In mid-April, the Williams College community celebrated theopening of the Class of 1966 Environmental Center during a weekend-long celebration. The Class of 1966 Environmental Center was built in an incredibly sustainable method in order to meet Living Building Challenge certification, an environmental building standard much stricter than LEED. Built with sustainable materials, this new Center will produce and recycle all of its energy and water and grow a substantial portion of food on site, and when certified, it will be the first renovated Living Building Challenge building in the country. Such an incredible achievement was made possible by the Class of 1966 who secured funding for the project as part of the 50th Reunion class gift to the College.
Campus Lecture: William Moomaw ’59
The weekend began on Friday night with a lecture by William Moomaw, ’59, one of the professors who founded for the Center for Environmental Studies in the 1970s. Though starting as an academic chemist, Moomaw has been a leader in global environmental policy, notably serving as the lead author on five Intergovernmental Panel on Climate Change (IPCC) reports. The IPCC received a Noble Peace Prize in 2007 for its work. He is currently a professor of International Environmental Policy at the Fletcher School of International Affairs at Tufts University. Moomaw’s talk, “Environmental Studies: The Essential Liberal Art for the 21st Century,” oriented the group of alumni, students, faculty, and administrators both to the history of the environmental studies program at Williams and its relevance for students. His address was an excellent grounding for a weekend of celebration of the progress of environmental studies at Williams and contemplation for its bright future.
Community Plantings, Open House, and Dedication
On Saturday, alumni and the environmental community gathered at the Class of 1966 Environmental Center for a full day of plantings and tours. The student-led Williams Sustainable Growers, along with the Sustainable Food and Agriculture Program, helped with landscaping and planted perennial asparagus and strawberries in the raised beds on site. Inside the building, students donned with yellow commemorative hats gave tours to the alumni.
The event culminated with the afternoon dedication of the building led by President Adam Falk. President Falk, alongside Ralph Bradburd, Center for Environmental Studies Director, and Amy Johns ‘98, Zilkha Center for Environmental Initiatives Director, gave short speeches about the project to the gathered group of alumni and a large assembly of orange-clad student and community divestment enthusiasts.
On this warm and sunny spring day, Ephs young and old interacted with each other and the building, and with such enthusiasm and spirit in the air, the building felt like it finally came to life.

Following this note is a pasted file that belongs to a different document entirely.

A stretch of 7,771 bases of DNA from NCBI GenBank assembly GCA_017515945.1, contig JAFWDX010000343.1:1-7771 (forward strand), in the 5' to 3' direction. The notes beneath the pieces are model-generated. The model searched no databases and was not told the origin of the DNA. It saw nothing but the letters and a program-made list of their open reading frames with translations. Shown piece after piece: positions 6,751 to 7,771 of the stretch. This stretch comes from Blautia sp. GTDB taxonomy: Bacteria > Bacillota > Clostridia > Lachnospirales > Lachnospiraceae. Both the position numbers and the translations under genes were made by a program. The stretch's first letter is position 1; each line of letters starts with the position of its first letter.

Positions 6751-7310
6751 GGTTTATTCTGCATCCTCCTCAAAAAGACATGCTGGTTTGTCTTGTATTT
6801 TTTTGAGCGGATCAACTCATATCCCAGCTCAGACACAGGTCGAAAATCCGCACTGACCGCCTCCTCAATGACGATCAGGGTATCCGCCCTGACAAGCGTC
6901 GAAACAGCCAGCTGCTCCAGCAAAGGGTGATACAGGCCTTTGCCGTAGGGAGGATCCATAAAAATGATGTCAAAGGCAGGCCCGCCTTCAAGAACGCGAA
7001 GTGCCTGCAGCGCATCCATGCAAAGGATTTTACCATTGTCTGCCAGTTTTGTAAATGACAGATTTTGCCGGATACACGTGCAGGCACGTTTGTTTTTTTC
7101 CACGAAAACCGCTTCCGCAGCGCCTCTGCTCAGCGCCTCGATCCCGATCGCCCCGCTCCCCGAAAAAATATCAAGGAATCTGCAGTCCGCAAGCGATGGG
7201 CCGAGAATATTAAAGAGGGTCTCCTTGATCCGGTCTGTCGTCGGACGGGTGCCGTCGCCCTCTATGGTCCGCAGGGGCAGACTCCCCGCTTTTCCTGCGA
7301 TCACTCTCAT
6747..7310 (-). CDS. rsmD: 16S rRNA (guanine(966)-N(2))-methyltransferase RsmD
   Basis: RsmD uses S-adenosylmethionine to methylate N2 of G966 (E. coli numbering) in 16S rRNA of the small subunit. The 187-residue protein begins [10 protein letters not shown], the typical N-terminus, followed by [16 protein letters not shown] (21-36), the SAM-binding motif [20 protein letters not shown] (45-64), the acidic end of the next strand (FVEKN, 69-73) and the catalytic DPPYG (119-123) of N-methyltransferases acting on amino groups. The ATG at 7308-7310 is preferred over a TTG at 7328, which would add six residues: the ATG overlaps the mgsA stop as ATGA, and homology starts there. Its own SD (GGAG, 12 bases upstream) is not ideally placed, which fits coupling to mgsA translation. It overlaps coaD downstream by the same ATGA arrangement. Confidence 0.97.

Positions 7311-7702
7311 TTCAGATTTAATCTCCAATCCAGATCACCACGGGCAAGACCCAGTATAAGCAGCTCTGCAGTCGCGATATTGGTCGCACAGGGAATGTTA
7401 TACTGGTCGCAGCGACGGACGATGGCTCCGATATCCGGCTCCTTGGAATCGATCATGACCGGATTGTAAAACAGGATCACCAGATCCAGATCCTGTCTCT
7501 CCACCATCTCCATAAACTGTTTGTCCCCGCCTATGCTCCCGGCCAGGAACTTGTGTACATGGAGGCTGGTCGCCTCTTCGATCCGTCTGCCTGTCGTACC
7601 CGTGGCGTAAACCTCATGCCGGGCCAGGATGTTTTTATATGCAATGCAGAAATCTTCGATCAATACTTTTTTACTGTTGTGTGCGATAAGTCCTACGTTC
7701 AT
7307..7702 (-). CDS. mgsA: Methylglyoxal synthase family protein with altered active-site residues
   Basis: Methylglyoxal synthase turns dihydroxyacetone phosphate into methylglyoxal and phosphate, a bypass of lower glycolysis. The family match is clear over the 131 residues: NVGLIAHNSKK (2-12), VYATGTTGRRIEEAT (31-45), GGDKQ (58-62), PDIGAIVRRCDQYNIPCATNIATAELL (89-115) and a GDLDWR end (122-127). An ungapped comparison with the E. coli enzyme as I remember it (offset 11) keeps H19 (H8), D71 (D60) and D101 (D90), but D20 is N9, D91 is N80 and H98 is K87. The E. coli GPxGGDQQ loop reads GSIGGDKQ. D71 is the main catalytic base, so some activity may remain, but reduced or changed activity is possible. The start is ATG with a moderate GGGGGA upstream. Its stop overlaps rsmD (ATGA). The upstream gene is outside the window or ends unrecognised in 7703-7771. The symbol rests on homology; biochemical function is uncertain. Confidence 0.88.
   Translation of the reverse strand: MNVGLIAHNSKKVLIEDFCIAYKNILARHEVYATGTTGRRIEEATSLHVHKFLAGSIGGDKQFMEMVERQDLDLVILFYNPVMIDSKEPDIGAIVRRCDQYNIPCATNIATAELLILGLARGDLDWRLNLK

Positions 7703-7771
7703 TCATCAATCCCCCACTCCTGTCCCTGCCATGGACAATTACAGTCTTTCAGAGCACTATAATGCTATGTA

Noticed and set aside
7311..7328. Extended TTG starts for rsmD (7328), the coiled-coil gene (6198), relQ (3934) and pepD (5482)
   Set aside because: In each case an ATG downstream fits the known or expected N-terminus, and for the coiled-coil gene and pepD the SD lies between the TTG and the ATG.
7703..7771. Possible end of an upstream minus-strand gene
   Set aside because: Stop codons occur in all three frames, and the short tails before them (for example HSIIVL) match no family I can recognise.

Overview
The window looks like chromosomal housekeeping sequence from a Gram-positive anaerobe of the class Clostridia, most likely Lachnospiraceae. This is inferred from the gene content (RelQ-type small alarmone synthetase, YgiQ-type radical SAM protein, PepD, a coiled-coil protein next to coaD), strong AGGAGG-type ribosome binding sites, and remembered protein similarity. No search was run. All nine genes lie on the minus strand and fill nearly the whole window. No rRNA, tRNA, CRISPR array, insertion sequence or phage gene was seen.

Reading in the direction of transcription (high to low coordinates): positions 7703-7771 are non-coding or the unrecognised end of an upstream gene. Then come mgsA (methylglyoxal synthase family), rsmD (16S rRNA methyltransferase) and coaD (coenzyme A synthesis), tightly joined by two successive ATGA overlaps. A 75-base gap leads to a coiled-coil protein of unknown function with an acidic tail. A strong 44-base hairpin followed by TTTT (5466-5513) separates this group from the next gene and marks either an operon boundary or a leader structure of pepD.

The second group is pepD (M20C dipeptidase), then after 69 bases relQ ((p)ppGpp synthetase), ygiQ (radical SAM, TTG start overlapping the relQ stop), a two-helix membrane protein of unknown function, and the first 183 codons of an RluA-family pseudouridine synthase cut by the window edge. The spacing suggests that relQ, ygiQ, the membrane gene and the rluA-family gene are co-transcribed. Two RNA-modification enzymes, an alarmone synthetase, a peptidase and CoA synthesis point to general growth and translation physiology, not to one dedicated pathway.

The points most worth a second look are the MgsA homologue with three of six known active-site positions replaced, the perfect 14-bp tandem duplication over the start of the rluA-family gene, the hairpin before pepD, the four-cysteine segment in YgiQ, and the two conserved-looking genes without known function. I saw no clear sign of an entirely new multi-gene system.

For photos of the plantings and open house, please visit the following website: https://www.flickr.com/photos/williamscollege/sets/72157651690448558/.
Leaving the sunshine for a few hours, groups now had the opportunity to hear a variety of perspectives on the possibilities of the Environmental Center. On the first panel, “Bridging the Academic and the Applied: The Class of 1966 Environmental Center as a Living Laboratory,” Professor David Dethier began with a comprehensive history of the many buildings that have housed the environmental studies program on campus since the 1970s. Next, Eirann Cohen ’15 and Robert Yang ’15 described how they saw the building as a wonderful space for student group work, a gallery for artists, and, because of the new work spaces, a great draw for other, non-environmental students to link themselves to sustainability on campus. After Ben Benedict, professor in art, lent his perspective, Amy Johns described the Zilkha Center’s Eco Advisors program and how it intends to involve students who may not be active in environmentalism at Williams in environmental work through a teaching and action program. Then on the second panel, “Making Buildings Smarter: Using Technology To Achieve A More Sustainable Future,” Sarah Abramson ’15 and Jeannie Albrecht, Associate Professor of Computer Science, discussed their project of designing their data system for the building to help it achieve its Living Building Challenge certification.
Reception and Dinner
At the end of the lovely day exploring the Center and learning about its implications for the community, the Class of 1966 and others gathered in Lasell gymnasium for a dinner in a beautifully decorated space. After a reception with local food producers, many of whose products were in the meal, attendees sat around wood tables under strings of lights, sharing experiences and celebrating the achievement of the alumni in making the Center possible.
After dessert, President Falk and Professor Bradburd offered remarks of thanks and gratitude to the Class of 1966, environmental studies faculty, and Center staff who worked behind the scenes to make not only the weekend possible but the environmental studies community throughout the year. Finally, Sara Clark ‘15, political science major and environmental studies concentrator, gave the closing address, “Place and Consciousness: How the Class of 1966 Environmental Center Will Strengthen Community and Shape Belief.”
To view a video recording of Clark’s speech, please visit https://www.youtube.com/watch?v=_3G8xyvKJKY.
As a whole, the weekend was a wonderful celebration of the generous work of the Class of 1966 and highlighted the potential of their Class of 1966 Environmental Center as a home for the environmental studies community on campus for generations of students to come.
By Sara Clark ’15